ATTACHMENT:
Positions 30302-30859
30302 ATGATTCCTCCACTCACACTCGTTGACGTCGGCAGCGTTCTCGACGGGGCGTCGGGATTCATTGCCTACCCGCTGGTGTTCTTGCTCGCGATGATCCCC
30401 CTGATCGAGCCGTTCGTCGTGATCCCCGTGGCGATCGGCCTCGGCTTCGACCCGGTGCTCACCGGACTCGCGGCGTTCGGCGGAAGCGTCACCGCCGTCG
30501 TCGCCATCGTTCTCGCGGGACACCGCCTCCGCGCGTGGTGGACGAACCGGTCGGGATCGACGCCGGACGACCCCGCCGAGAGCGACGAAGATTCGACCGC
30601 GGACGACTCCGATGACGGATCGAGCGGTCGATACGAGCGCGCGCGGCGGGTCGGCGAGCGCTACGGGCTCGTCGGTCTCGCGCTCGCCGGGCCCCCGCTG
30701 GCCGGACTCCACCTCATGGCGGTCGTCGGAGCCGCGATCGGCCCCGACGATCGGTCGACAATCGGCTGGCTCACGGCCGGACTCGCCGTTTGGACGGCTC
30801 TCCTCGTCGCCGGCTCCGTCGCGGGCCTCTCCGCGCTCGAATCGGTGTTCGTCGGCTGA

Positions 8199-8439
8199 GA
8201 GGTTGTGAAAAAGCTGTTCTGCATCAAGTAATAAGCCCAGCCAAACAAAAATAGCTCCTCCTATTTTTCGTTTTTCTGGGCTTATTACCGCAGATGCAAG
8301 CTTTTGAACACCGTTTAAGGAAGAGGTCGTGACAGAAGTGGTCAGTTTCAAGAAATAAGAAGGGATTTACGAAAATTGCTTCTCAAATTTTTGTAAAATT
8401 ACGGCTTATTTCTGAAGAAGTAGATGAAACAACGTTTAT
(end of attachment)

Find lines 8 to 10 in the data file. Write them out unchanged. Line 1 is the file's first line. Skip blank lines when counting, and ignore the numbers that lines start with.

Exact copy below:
Positions 8199-8439
8199 GA
8201 GGTTGTGAAAAAGCTGTTCTGCATCAAGTAATAAGCCCAGCCAAACAAAAATAGCTCCTCCTATTTTTCGTTTTTCTGGGCTTATTACCGCAGATGCAAG